12 November 2012

Africa: Micro-Insurance Protects the Poor - Official

Photo: The Star
Resolution Health East Africa CEO Peter Nduati has expanded operations to Tanzania, tapping into the growing market (file photo).

MICRO-INSURANCE has been cited as a significant instrument for delivering effective and efficient insurance services for people in the low-income bracket who are vulnerable to various disasters - both natural and man-made.

In the absence of microinsurance schemes, the poor get caught up in poverty traps from which it may be impossible to escape. When a crisis occurs, the poor may consume or sell all the assets in possession such as livestock in order to solve the problem. A recently published study on African micro-insurance markets shows that the number of low-income households benefiting from insurance services has grown significantly in the last three years.

"Despite challenges posed by poverty among low income earners, Tanzania has demonstrated to have a fertile soil for the growth of micro-insurance market in Africa, said Mr Israel Kamuzora, commissioner of insurance and Tanzania Insurance Regulatory Authority (TIRA) chief executive officer (CEO).

Although many Tanzanians still live below poverty line of what the World Bank (WB) maintain as 1.25 US dollar a day, the country has proved to have the fastest growing insurance market with a growth of 24 per cent, above an average of 15 per cent for most developing nations, as well as three times more than the country's Gross Domestic Product (GDP).

Mr Kamuzora made the remarks at a press briefing ahead of the 8th International Micro-insurance Conference that took place last week in Dar es Salaam. It was the 8th micro-insurance meeting but the 3rd to be held in Africa that brought together 500 participants from 62 countries. Tanzania qualified after meeting the criteria set by insurance experts following a study carried early this year.

Mr Kamuzora said it is not an easy task to carry through the micro-insurance subject among the poor individuals. It is always difficult to tell a poor person to pay for insurance package instead of buying bread to feed the family. But the same persons said to be poor, Mr Kamuzora said are the ones owning mobile phones and making the telecom firms transactions high.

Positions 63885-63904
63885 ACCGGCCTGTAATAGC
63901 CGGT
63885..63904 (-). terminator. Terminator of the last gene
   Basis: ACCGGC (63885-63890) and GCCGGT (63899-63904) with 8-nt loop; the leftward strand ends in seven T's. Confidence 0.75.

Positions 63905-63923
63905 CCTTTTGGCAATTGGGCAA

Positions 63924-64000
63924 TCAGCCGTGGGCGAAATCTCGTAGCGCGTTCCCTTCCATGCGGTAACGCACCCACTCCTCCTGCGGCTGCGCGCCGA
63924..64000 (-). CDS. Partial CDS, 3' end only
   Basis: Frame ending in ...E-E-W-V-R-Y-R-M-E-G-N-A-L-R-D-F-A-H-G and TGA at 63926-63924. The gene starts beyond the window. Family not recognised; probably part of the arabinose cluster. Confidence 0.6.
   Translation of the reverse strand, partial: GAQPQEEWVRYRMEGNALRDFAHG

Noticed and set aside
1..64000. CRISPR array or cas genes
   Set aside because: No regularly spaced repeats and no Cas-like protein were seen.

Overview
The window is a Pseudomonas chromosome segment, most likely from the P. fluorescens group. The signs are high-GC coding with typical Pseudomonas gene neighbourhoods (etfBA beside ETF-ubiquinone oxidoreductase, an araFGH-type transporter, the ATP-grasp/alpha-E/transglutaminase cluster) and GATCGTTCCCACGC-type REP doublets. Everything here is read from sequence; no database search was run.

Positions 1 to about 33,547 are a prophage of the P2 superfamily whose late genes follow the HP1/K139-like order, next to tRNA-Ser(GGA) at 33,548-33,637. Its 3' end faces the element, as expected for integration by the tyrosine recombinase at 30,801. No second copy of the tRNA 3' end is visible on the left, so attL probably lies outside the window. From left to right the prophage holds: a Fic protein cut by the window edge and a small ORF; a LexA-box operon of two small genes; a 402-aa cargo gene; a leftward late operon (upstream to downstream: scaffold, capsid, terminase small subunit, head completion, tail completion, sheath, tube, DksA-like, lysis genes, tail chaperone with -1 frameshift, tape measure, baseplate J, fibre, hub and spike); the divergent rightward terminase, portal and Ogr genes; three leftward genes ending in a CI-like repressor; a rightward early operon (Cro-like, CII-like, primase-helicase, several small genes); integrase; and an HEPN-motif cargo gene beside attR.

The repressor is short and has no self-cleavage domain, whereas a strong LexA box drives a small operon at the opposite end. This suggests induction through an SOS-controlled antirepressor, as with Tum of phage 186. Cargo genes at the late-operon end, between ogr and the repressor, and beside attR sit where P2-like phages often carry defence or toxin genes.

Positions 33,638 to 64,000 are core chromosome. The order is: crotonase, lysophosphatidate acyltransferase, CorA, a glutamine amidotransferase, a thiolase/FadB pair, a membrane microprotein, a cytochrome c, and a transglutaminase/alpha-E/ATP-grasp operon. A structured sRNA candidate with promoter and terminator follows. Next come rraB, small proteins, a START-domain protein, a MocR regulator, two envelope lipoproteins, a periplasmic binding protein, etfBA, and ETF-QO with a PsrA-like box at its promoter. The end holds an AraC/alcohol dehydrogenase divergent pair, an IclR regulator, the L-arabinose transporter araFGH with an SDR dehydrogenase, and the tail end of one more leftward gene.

Thus it is an opportunity for the insurance industry to penetrate their services among the same individuals.He said the microinsurance sector is developing at a steady pace. "With 3.3 million people covered by micro-insurance, which represents a growth of around seven per cent in three years, TIRA has been focusing its efforts on raising the awareness and benefits of insurance amongst the poor, as well as working together with Access to Insurance Initiative (A2II ) to stimulate the market through new regulations," said Mr Kamuzora.

Mr Kamuzora noted that the key players in driving microinsurance include micro-finance institutions such as Savings and Credit Co-operative Societies (SACCOs), Vikoba, Pride and mobile phone service providers including TIG O, Vodacom and Zantel. He said the telecom firms have agreements for various insurance packages payable through airtime and other means.

"This is working very well," Mr Kamuzora explained. Another scenario showing positive growth of the sector is the concerted effort put by the regulatory body and other stakeholders in the past three years to ensure that customers' claims are settled on time. "It is currently rare to hear someone complaining over unpaid claims," he observed. The outcomes of the meeting, according to Mr Kamuzora, will revolutionalise the insurance industry in the country by bringing in more players into the sector.

The NIKO Insurance Tanzania Limited Chief Executive Officer, Mr Manfred Sibande, said insurance industry is urban- centred leaving rural areas isolated. The study on whether Africa is viable for micro-insurance market carried by the Making Finance Work For Africa (MFW4A) and Munich Re Foundation, established that during the last three years over 44 million people have benefited from insurance services, which reflects a growth rate in the excess of 200 per cent. "This is a tremendous achievement.

The expansion of quality insurance services to large numbers of low-income households can have a significant role in achieving the Millennium Development Goals (MDGs)," says an expert with ILO, Mr Craig Churchill, who is also the Chairperson of the Micro-insurance Network. MFW4A Partnership is an initiative to support the development of African Financial Sectors. It is a unique platform for African governments, the private sector and development partners to coordinate financial sector development interventions across the continent, avoiding duplication and maximizing developmental impact.

The MFW4A has its secretariat at the African Development Bank (AfDB) headquarters in Tunis, Tunisia. "One striking issue highlighted in the study is that the vast majority of Africans with insurance coverage, that is to say, close to 40 million people, are covered by life insurance. Partnership Co-ordinator of MFW4A, Mr Stefan Nalletamby, said the other insurance products, related to health, agriculture, accident and property, are not as developed on the continent, which is inconsistent with the demand, especially for health insurance.

In geographical terms, the study noted that over 38 million of the insured people are concentrated in Southern and Eastern Africa, with South Africa alone covering 27 million.

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